Monthly Archives: September 2014

Why I hate the letter M

Many good things begin with the letter M. There is mother, M & M’s (especially many M & M’s), money, mermaids (they’re cute and they’re real), malted milk, maple bars, Mars candy bars (funny how much food we have so far), Marines (Semper Fi), milk maids (they’re cute and they’re real), macaroni and cheese (food again), movies, munchies (something one gets after smoking a cigarette that starts with the letter M-so I have heard) and so on. I would say mammary, but I do not want to appear sexist. Also the Mariners, as in Seattle Mariners, a baseball team in the upper reaches of the Pacific Northwest far from civilized society. I write a blog on the Mariners, have done so for years.

So why do I hate the letter M?

Because we are at war. That letter is the great white whale to my Ahab. It is the saboteur on my keyboard, it is a terrorist that attacks me daily, not once or twice, but incessantly.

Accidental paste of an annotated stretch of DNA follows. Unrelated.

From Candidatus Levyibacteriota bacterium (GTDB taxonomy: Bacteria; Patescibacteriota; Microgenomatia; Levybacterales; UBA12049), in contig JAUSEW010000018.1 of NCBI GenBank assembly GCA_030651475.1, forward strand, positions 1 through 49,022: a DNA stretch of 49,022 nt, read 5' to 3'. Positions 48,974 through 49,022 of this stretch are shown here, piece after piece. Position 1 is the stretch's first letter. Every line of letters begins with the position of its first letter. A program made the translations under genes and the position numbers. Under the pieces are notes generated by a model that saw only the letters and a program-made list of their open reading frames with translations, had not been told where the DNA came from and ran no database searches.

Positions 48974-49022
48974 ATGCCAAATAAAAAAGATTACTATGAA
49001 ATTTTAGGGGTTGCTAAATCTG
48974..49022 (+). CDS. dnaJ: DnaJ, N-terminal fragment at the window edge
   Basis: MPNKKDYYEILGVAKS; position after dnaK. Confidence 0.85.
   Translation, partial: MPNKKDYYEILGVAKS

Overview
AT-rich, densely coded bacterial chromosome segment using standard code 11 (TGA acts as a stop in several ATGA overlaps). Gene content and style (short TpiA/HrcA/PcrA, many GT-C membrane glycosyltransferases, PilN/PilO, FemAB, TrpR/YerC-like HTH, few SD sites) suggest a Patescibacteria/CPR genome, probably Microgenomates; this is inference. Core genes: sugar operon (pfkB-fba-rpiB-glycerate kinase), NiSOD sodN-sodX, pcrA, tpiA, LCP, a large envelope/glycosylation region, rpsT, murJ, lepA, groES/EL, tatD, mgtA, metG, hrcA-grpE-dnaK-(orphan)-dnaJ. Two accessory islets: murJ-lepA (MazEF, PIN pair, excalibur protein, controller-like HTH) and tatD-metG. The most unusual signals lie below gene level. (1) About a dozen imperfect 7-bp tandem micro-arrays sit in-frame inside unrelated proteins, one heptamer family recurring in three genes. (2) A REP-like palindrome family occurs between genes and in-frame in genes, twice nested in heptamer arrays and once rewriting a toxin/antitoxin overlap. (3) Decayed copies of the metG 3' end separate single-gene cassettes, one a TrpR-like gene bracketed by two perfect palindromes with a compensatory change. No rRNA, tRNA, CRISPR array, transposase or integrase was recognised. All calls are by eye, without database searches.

You see despite typing the letter M  thousands of times, especially the word Mariners, if refuses to capitalize. I am not joking when I say that just now the lower case ‘m’ showed up instead of upper case ‘M’ in Mariners and I had to correct. Again.

For some reason I can’t seem to shift to M, though I swear I do, but the letter refuses to acknowledge my upper case stroke. I get the upper case right about 13.8 % of the time, not that I have get tabs mind you.

Now imagine what happens when I write a novel. I have written two e-novels and a collection of short stories and I am haunted by the letter like Casper’s unfriendly twin brother.

The chair I sit at when I keyboard is a swivel office chair with arm rests that move in all sorts of positions. I set the arm rests in such a manner to make it easier for me to pound them my elbows, a driving force that thunders and echoes so loud the neighbors complained and the police came knocking on my door. Not once, but Many times. Wait! How did the upper case M get in many. That happens only .03 % of the time. See how insidious M & m is?

If you find any Mistakes (again!) with the letter M in my e-novels, please let me know. There is a war on you know.